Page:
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Creator/MelBrooks directed an a well-liked adaptation in 1970. 1970, with a wonderfully [[LargeHam hammy]] Creator/RonMoody as Vorobyaninov.

Two different other Russian adaptations have created a bit of a BrokenBase amongst the Russian viewers. The main point of contention is whether [[http://en.wikipedia.org/wiki/Andrei_Mironov Andrei Mironov's]] interpretation of Bender as less of a LovableRogue and more of a VillainProtagonist works.


* AdaptationalBadass: By omission. The movie adaptations tend to leave out Bender's more humiliating moments, such as when he gets royally plastered and misses the chance to catch their prize (which is the only time he gets called out by Kisa and doesn't have a retort) or when he gets beten up by some highlanders when he got caught cheating in cards.

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* AdaptationalBadass: By omission. The movie adaptations tend to leave out Bender's more humiliating moments, such as when he gets royally plastered and misses the chance to catch their prize (which is the only time he gets called out by Kisa and doesn't have a retort) or when he gets beten beaten up by some highlanders when he got caught cheating in cards.


* ConvulsiveSeizures: in the Mel Brooks movie, it wasn't in the book.

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* ConvulsiveSeizures: in the Mel Brooks movie, it Bender teaches Kisa to do this as a way of conning charity out of passers-by. It wasn't in the book.

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* AtomicFBomb: In the Mel Brooks movie, after yet another chair turns out to contain nothing of value.
-->'''Bender:''' Remember the famous Russian proverb: "The hungrier you get, the tastier the meal." On the other hand, the French have a proverb: [[SuddenlyShouting MERDE!]]


* AdaptationalBadass: By omission. The movie adaptations tend to leave out Bender's more humiliating moments, such as when he gets royally plastered and misses the chance to catch their prize (which is the only time he gets called out by Kisa and doesn't have a retort) or when he gets beten up by some highlanders when he got caught cheating in cards.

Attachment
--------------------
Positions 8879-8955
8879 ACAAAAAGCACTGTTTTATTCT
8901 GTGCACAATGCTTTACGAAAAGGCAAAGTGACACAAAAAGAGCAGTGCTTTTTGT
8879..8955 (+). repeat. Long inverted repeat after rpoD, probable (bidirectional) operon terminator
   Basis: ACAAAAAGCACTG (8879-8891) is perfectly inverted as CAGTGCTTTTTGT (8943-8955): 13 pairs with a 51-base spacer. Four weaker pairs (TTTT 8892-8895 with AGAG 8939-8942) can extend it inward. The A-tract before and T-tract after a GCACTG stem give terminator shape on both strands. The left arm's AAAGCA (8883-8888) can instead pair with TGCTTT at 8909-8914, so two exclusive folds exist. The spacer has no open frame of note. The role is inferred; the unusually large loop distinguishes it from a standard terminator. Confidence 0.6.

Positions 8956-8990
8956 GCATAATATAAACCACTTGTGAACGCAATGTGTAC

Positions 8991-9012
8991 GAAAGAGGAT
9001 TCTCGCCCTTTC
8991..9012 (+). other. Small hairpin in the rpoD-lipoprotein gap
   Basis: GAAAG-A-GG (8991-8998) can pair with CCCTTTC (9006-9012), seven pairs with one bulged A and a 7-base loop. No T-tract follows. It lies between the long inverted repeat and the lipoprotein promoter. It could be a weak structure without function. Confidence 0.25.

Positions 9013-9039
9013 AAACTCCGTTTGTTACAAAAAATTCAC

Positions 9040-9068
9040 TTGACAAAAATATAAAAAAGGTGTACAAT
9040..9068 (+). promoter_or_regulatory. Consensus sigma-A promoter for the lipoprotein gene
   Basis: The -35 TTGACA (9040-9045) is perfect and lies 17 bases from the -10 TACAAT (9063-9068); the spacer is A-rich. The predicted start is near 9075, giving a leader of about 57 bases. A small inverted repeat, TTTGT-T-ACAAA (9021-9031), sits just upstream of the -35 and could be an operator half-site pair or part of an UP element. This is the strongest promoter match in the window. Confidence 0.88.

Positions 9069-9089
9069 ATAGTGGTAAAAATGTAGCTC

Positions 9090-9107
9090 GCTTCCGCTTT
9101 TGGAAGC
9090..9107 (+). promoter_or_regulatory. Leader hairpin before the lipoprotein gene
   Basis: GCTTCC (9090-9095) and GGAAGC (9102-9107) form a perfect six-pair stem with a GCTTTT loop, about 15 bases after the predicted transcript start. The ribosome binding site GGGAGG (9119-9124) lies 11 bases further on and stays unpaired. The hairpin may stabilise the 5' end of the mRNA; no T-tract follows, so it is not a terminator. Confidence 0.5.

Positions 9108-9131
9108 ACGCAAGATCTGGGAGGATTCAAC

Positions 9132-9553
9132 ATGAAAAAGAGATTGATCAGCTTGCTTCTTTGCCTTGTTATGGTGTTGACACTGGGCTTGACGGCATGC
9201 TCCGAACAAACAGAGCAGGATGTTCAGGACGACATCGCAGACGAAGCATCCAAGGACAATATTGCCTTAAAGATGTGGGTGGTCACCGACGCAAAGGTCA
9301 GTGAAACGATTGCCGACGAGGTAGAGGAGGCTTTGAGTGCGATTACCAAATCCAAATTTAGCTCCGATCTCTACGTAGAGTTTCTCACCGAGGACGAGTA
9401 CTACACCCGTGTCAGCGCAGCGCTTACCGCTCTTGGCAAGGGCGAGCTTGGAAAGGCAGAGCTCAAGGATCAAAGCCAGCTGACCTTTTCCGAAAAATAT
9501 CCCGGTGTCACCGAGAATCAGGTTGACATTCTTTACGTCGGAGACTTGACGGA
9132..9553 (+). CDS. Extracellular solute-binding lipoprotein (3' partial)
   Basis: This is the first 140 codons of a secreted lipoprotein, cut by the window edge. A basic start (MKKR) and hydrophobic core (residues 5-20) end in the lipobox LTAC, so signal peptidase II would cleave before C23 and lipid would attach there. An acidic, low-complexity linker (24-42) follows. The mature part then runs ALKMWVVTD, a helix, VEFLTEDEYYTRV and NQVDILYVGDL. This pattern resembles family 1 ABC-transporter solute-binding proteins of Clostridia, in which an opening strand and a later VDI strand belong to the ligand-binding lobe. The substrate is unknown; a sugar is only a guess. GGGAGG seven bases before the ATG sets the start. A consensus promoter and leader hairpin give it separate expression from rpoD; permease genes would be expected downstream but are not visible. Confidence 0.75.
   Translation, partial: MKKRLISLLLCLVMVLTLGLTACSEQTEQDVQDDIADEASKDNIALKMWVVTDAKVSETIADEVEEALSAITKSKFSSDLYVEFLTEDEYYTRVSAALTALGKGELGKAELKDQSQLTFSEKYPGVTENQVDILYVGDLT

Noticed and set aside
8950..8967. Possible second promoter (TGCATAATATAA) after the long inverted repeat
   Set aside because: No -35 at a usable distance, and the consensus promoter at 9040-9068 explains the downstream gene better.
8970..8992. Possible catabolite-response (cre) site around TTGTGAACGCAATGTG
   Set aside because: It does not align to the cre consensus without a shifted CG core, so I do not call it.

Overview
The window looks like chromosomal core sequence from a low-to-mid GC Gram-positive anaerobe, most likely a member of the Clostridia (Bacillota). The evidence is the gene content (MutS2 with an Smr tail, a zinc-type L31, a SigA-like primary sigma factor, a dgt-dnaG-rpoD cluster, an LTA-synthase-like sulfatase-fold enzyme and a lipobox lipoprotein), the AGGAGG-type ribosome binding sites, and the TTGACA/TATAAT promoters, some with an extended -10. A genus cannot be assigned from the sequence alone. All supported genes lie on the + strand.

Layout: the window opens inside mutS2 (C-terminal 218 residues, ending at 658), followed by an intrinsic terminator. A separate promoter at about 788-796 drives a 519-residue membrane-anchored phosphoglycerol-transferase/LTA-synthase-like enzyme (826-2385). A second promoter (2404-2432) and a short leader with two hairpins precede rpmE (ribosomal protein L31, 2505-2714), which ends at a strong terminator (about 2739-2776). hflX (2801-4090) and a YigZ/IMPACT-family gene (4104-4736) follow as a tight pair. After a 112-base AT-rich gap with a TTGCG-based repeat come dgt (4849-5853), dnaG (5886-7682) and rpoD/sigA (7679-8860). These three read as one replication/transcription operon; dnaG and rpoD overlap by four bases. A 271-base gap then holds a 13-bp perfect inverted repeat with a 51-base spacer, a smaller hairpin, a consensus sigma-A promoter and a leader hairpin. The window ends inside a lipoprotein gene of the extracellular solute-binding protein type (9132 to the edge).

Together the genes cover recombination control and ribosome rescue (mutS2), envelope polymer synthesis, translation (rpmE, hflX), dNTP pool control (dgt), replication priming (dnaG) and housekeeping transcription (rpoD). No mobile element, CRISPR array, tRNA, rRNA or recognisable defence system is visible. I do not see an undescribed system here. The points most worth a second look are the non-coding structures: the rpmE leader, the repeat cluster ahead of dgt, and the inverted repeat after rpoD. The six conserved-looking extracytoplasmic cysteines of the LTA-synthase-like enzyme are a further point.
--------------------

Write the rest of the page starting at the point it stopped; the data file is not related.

* GiftedlyBad: Lapis-Trubetskoy, whose poems are filled with inane tautologies. Bender calls him [[FreudianSlip Lapsus]]-Trubetskoy. Later he is seen trying to sell poetry to several different magazine editors, changing the subject matter every time—for example, he calls his submission to a medical journal "The Ballad of Gangrene."

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* GiftedlyBad: Lapis-Trubetskoy, whose poems are filled with inane tautologies. Bender One of his colleagues calls him [[FreudianSlip Lapsus]]-Trubetskoy. Later he is seen trying to sell poetry to several different magazine editors, changing the subject matter every time—for example, he calls his submission to a medical journal "The Ballad of Gangrene."



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* {{Greed}}: The story could be seen as a criticism of capitalistic greed (Something highly disapproved of in Socialist Russia). Ippolit and Fyodor were living comfortably before they learned of the jewels, but the desire for Petukhova's jewels caused them to destroy their livelihoods and their lives in pursuit of the hidden treasure. [[spoiler:Meanwhile, the people who ''do'' find the jewels act like proper socialists and spend the treasure not on themselves, but on a project whose benefits they can share with their fellow workers.]]